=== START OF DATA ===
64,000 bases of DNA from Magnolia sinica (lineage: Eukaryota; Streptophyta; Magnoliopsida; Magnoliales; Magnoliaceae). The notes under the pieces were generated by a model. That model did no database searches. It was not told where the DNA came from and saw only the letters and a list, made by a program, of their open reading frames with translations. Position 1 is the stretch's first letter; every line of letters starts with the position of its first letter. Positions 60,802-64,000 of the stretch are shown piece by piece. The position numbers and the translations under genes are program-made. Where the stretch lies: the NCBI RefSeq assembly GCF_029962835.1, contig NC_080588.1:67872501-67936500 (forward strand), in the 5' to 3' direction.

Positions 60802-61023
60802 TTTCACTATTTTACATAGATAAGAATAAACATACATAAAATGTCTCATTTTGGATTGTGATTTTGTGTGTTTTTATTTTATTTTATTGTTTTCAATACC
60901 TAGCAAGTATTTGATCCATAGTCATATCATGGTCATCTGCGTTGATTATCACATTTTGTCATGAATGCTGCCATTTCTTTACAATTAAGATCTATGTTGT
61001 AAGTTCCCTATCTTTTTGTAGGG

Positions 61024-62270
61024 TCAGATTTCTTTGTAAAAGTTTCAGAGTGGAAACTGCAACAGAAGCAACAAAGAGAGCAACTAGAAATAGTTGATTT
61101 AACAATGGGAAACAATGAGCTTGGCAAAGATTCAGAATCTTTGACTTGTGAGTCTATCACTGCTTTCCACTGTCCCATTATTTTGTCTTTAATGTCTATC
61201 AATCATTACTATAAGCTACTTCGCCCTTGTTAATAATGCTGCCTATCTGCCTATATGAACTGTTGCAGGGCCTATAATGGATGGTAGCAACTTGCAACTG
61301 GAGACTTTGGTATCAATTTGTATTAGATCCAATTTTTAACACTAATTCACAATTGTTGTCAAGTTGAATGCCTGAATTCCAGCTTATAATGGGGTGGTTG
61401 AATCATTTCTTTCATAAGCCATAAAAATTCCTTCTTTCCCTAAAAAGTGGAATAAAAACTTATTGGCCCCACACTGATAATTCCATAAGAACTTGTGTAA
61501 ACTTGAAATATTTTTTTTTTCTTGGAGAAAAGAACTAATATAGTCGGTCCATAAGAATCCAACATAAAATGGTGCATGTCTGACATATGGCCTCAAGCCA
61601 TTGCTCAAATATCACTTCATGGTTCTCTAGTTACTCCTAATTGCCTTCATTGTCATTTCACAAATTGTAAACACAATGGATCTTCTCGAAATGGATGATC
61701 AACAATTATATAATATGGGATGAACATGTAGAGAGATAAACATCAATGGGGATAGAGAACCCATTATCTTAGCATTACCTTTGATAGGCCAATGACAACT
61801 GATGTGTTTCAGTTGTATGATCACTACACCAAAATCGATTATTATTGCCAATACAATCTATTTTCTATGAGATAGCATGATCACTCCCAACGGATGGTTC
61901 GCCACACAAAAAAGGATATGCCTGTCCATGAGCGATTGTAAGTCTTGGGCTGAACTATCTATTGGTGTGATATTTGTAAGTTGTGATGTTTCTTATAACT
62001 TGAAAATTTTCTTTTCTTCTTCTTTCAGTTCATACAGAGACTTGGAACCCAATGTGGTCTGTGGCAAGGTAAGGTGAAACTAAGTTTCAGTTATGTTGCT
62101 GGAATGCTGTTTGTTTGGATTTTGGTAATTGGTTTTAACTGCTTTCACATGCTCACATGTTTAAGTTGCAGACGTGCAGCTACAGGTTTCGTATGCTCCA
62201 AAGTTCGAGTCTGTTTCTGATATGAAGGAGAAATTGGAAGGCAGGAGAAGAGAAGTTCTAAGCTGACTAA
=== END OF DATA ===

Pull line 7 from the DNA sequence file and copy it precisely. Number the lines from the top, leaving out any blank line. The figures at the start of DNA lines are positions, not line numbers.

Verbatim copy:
61024 TCAGATTTCTTTGTAAAAGTTTCAGAGTGGAAACTGCAACAGAAGCAACAAAGAGAGCAACTAGAAATAGTTGATTT